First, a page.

(Host) A controversial composting facility in Burlington wants a state permit to operate for another five years.
Engineering consultants hired by the Intervale Center say the composting operation has not polluted surface or ground water in its 15 years of operation.
VPR’s John Dillon reports:
(Dillon) In Burlington’s Intervale – a flood plain area of the Winooski River – seagulls circle over head as earth movers stack steaming compost into lengthy windrows.
This is the state’s largest composting operation.
Composting is considered an environmentally healthy way to handle organic waste. Bacteria break the waste down into a nutrient-rich material that works as a great natural fertilizer.
But the Intervale operation drew attention from state environmental officials last summer. They alleged that Intervale Compost Products had violated a number of regulations, including allowing contaminated water onto nearby farm fields.
Kit Perkins, the executive director of the Intervale Center, says recent studies have concluded that the composting operation is safe for the environment.
(Perkins) “We’re doing what we intended to be doing, which is to recycle waste and turn it into a positive asset that can build soils in Vermont. And we’re doing it in a way that is not – according to these studies – adversely impacting surface or ground water. So that’s a huge relief. First time I’ve been relieved in a long time.”
(Dillon) Perkins held a news conference to announce the result of the studies – and to say that the Intervale Center wants to renew its state solid waste permit for another five years.
She said the non-profit Intervale Center spent about $100,000 to look at the operation’s environmental impact.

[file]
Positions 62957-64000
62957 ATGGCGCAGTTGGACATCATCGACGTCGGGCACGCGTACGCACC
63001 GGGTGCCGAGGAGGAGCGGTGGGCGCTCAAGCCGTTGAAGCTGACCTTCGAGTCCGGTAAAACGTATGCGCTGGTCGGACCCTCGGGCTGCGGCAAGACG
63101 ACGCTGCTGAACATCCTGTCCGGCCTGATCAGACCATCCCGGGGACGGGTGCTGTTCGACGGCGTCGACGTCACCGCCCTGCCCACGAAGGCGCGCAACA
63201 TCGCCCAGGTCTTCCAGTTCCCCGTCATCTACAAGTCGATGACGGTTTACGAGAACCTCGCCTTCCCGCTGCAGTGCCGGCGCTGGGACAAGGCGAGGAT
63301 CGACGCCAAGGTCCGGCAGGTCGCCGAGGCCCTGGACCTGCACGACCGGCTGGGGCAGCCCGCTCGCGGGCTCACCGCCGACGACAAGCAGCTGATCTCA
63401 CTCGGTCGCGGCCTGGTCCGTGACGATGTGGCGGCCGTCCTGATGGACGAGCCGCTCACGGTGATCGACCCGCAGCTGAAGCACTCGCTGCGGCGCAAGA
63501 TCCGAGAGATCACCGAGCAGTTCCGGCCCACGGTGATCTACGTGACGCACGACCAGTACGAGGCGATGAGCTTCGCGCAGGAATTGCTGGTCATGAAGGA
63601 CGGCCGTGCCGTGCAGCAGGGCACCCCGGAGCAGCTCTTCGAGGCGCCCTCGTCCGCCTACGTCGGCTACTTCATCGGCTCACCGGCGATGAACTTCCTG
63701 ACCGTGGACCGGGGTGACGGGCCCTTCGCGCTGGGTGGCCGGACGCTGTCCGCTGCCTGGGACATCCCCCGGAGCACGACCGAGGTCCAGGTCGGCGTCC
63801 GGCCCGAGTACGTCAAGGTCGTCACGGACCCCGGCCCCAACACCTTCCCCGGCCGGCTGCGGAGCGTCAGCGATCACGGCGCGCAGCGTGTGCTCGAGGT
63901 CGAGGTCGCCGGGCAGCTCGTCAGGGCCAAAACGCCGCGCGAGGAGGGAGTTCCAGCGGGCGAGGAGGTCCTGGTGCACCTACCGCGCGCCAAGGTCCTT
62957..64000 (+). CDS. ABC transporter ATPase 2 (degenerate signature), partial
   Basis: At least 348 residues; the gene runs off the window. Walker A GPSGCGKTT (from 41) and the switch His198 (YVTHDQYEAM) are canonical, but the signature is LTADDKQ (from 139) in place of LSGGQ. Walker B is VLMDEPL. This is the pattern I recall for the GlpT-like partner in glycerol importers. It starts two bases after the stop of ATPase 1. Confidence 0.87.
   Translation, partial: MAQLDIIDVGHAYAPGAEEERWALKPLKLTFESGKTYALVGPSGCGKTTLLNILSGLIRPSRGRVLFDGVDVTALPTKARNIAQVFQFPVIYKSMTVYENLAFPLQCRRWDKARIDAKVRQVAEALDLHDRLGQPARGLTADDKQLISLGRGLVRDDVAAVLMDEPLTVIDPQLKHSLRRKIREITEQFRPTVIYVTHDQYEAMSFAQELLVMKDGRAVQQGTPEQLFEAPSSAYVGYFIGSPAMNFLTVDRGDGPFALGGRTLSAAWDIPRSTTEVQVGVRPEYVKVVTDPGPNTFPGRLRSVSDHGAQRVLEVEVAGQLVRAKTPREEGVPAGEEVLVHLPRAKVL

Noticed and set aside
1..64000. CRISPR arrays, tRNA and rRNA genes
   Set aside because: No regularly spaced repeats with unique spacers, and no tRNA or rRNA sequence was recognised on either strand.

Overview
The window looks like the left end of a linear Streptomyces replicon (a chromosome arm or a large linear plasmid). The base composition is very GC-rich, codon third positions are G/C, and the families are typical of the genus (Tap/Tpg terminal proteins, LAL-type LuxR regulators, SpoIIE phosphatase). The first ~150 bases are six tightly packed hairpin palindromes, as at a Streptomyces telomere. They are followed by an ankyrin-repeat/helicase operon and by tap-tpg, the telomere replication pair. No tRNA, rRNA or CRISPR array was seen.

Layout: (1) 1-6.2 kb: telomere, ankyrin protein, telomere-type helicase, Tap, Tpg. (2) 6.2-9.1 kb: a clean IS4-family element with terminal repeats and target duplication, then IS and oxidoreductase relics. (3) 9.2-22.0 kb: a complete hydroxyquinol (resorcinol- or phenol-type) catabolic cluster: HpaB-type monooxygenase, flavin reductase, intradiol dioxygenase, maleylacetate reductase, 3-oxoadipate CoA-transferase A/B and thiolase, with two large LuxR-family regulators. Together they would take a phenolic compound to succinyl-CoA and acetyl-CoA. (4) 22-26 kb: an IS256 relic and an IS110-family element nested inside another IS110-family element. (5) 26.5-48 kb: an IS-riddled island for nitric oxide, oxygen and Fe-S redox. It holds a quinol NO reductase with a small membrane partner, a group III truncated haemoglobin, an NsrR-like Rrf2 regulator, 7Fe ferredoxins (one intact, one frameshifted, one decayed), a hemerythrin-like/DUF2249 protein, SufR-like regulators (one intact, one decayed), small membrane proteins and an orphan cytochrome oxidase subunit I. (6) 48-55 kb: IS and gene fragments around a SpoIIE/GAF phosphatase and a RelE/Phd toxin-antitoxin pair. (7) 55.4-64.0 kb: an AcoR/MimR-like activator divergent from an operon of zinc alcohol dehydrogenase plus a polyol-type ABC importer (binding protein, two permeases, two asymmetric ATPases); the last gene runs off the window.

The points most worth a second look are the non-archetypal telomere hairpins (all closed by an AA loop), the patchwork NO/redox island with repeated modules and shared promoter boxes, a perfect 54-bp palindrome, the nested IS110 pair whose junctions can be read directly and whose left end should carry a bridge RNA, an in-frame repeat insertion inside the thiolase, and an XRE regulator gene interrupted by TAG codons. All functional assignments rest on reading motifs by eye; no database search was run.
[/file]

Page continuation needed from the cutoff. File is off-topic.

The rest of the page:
Craig Heindel is a hydrogeologist who sampled ground water near the site.
(Heindel) “And the water quality analyses that we evaluated from those groundwater samples indicated that there are no ground water impacts from this site. No metals, no landfill indicators, or other kind of solid waste facility indicators, no bacteria, no organic compounds, no pesticides, no PCBs.”
(Dillon) George Crombie, the state’s Natural Resources secretary, said last fall that the compost facility may need to move from the Intervale. He remains skeptical.
(Crombie) “It’s still the message. I mean, we have just gotten the study. We haven’t had the opportunity to look at it.”
(Dillon) Crombie says he’s a big fan of composting. But he says there are other issues at the Intervale that need to be addressed, such as the operation’s impact on Native American archaeological sites.
(Crombie) “So there are many things out there, and what I wanted to convey was that leave your options open, because that site may not be viable in the future and it’s important that we continue to prosper and have composting in the state of Vermont.”
(Dillon) But Perkins at the Intervale Center says in the past 15 years the organization has taken an area littered with trash and junked cars and transformed it into a breadbasket for the city.
She says she’s focused on making sure the composting operation satisfies all the state’s permit requirements.
For VPR News, I’m John Dillon in Burlington.
VPR Photos/John Dillon: Machines work on compost piles on Monday at Intervale Compost.